(III) The Exceptionalists – These individuals consider themselves as productive to the societal framework, whereas, they also consider their peers as non-productive to the society.
(IV) The Colonists – These individuals are basically individualized their existence and aging phase by defining it with possessive pronoun such as ‘My Elderly!’ or ‘Our senior citizens’.
(V) The Patronizers – These individuals are basically ‘happy type’ such as children, who should be catered and cared enough.

Ageism in the health service and social care

Social workers and health care practitioners have an important role over the ageist attitude that is quite prevalent in industrialized society. There are various organizations in UK who work against the age discrimination, among which the following threes have got special importance –
(I) Age Concern: This is a federation comprising more than 400 NGO’s under it which works for the needs and requirements of elderly persons, especially throughout United Kingdom (UK). Age Concern focuses on the issues related to the age discrimination in employment area as well as pension. Moreover, Age Concern is responsible for influencing mass to build up awareness among common individuals.

Age Concern launched Heyday on 30th May, 2006. There they have conducted the biggest survey which covered the opinions from 10 million people from UK who born within 1940 to 1950 on the issues like ageism, pension and health.

Age concern promoted the law of age discrimination which came into action from 1st October, 2006 in the name of The Employment Equality (Age) Regulation 2006. This law forbids the employer to treat his or her employee less favourably than the other employee on the basis of age only. This applies for retirement, promotion, pension, terms and conditions, and dismissal. Moreover, this law applies to the promotion of further studies which are related to employment as well.
(II) British Youth Council: British Youth Council primarily focuses on the promotion of active and positive health among citizen by influencing their decision making and resource controlling ability. However, the British Youth Council is considered as the voice of young generation, but it also helps in promoting and influencing the impact of ageism or age discrimination.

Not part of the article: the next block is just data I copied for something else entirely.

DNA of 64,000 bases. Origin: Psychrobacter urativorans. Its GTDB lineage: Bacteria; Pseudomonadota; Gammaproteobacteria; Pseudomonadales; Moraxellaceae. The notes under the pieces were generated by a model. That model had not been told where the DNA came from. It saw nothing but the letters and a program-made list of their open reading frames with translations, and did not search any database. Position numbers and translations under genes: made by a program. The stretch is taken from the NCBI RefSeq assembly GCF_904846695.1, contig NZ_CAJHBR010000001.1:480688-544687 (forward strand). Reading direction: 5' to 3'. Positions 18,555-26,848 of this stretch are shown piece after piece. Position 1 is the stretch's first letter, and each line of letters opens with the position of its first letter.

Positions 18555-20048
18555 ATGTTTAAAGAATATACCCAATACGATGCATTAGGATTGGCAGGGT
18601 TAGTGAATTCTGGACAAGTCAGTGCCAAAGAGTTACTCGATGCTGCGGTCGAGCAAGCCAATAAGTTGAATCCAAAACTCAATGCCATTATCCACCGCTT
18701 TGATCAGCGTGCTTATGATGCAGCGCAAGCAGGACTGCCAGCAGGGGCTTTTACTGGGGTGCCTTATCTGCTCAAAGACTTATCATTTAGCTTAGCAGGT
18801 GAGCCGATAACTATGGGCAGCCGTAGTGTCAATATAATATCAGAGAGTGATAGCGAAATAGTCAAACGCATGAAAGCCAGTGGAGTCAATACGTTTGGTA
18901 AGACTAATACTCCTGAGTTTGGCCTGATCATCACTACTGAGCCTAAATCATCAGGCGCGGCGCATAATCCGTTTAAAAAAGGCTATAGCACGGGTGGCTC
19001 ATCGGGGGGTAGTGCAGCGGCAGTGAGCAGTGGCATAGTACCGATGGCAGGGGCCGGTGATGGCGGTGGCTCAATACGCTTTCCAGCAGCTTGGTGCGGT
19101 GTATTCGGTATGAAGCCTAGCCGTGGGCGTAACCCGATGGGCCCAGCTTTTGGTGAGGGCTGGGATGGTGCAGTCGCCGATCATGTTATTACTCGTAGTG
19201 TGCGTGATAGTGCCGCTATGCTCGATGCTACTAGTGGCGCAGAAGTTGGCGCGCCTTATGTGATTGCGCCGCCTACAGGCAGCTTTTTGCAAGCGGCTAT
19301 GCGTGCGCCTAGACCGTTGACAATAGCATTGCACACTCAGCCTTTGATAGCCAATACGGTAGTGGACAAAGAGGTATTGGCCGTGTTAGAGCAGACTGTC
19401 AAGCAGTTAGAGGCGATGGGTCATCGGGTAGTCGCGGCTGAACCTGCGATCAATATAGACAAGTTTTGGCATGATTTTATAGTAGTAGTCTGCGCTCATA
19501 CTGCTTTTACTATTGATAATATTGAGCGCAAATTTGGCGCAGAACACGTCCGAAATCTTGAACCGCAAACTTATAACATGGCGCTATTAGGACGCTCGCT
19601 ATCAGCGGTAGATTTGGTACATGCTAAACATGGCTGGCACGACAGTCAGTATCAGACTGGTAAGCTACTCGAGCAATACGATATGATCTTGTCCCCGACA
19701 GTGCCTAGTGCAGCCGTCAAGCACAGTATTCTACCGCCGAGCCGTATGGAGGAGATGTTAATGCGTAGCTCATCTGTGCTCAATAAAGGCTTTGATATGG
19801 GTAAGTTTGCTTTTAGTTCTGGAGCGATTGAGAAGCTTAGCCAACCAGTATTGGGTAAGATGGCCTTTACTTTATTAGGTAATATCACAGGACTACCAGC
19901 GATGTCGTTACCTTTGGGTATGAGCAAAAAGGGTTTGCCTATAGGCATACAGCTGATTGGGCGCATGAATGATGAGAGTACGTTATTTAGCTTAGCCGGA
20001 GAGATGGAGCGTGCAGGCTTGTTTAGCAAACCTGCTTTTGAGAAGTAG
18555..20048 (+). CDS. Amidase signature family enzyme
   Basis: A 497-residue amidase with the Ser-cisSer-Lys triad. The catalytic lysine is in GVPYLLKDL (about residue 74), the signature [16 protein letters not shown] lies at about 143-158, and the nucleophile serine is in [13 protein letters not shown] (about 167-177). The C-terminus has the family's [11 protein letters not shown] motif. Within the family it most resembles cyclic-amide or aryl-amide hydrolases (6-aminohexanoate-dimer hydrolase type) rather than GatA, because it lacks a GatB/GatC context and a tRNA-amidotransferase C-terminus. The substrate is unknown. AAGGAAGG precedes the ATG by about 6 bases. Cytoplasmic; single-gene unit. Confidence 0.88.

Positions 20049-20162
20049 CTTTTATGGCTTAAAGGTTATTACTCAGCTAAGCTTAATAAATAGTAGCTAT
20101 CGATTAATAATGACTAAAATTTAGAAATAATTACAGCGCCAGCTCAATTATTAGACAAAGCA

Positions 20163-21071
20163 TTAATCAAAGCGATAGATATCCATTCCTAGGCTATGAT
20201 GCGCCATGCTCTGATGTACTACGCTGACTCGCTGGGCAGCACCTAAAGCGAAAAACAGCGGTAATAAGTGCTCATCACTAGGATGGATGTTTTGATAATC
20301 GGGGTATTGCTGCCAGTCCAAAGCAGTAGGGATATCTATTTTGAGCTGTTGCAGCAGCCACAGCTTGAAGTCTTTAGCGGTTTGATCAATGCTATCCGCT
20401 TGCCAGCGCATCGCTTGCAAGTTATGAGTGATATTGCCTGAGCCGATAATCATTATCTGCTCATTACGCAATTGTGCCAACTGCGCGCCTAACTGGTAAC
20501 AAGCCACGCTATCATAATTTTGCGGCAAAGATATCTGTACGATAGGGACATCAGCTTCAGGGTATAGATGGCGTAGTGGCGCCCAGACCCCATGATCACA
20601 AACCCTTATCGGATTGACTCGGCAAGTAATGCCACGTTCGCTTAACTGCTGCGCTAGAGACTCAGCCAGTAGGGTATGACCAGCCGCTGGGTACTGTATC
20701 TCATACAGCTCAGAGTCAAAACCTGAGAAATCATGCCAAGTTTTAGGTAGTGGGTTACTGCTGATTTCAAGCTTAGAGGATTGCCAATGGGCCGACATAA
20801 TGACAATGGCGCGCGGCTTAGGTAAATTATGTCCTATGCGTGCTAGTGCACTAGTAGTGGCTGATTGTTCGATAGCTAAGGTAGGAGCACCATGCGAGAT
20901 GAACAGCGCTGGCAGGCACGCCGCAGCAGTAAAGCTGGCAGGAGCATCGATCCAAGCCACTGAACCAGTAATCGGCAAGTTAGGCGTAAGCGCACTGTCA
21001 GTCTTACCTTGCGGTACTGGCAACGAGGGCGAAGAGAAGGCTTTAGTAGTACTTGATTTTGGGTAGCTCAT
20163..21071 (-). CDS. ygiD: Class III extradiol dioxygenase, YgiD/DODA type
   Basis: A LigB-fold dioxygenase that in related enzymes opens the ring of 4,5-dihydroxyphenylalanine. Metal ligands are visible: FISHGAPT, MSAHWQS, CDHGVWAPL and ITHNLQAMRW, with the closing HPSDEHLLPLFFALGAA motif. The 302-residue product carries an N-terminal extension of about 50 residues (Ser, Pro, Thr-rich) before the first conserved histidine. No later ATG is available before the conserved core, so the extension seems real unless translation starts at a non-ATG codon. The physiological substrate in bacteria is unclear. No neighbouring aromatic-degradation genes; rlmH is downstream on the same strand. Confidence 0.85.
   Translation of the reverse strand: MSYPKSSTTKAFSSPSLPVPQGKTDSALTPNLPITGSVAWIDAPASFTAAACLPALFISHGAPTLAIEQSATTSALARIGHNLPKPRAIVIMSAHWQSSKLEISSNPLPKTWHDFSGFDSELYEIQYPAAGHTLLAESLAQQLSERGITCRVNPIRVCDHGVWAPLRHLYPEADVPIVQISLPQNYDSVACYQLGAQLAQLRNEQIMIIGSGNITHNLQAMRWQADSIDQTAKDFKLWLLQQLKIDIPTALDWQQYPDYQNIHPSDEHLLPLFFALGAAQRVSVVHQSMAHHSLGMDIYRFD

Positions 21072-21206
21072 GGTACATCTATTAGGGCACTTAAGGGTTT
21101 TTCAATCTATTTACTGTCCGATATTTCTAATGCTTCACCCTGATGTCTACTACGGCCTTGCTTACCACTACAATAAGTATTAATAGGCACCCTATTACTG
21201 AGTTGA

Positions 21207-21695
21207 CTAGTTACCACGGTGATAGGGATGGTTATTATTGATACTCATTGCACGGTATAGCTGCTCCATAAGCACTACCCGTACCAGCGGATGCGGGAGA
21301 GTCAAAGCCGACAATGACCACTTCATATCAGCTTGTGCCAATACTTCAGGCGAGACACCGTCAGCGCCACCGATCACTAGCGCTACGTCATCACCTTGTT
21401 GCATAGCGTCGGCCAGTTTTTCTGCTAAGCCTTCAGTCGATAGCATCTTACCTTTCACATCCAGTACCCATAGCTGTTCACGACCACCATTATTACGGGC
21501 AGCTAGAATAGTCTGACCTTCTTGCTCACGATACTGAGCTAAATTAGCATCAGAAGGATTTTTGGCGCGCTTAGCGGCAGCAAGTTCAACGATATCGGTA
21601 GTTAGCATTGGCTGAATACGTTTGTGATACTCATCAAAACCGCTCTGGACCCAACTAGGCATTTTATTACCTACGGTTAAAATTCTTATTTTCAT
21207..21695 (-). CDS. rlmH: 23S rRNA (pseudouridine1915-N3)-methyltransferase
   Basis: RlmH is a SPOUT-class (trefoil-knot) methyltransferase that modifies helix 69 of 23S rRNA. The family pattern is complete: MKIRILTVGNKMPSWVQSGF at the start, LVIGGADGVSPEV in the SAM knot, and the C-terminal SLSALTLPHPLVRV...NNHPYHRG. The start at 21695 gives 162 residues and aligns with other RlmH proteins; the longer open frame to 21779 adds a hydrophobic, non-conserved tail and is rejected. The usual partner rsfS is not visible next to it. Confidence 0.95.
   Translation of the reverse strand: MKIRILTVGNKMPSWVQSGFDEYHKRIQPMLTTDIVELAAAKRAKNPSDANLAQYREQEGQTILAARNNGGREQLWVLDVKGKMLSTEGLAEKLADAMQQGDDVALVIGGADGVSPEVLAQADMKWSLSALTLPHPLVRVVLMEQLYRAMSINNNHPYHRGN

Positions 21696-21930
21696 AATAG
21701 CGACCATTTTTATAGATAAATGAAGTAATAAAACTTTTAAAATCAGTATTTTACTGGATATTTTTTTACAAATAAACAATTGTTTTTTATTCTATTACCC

(III) Help the Aged: Help the Aged is an organization which works to combat against age discrimination, poverty, isolation and negligence experienced by elderly people. Help the Aged have promoted campaigns against age discrimination actively in the health care industries and employment.

This is true that in UK, social services and health care industries have made few progresses in the aspect of age discrimination, whereas, there are plenty of complaints reported for age discrimination primarily by older adults. Organizations like Patient Advice and Liaison Services (PALS) promotes awareness as well as gives advices regarding complaint submission and also conveys details about Independent Complaints and Advocacy Service (ICAS). The Choice of Accommodation Directive entails an individual to select the care home of his or her own preference. If someone becomes unhappy with the services provided by the care home, he or she may appeal for the review in the corresponding area. On the other hand, if an individual is not satisfied with the outcome of the complaints made whatsoever, he or she may appeal to Local Authority Complaints Procedure for further assessment. Still being dissatisfied with the outcome may the individual need the help Local Government Ombudsman.
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1 comment: